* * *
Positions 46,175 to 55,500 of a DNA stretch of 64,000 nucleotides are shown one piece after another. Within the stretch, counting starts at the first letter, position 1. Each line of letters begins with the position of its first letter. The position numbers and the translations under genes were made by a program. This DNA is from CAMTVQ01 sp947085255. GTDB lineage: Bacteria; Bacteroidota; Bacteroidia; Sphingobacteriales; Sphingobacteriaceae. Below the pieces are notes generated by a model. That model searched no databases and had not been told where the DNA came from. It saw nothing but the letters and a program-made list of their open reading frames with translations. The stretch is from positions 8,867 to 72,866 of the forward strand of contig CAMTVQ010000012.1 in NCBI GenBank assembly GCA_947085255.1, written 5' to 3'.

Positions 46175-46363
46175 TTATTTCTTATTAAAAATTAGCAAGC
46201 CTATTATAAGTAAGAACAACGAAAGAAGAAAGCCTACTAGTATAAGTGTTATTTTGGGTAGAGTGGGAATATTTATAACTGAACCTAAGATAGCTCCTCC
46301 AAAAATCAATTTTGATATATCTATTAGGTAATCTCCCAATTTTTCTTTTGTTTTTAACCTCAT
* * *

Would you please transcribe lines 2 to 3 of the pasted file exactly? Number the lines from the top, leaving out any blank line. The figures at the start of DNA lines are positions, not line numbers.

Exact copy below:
Positions 46175-46363
46175 TTATTTCTTATTAAAAATTAGCAAGC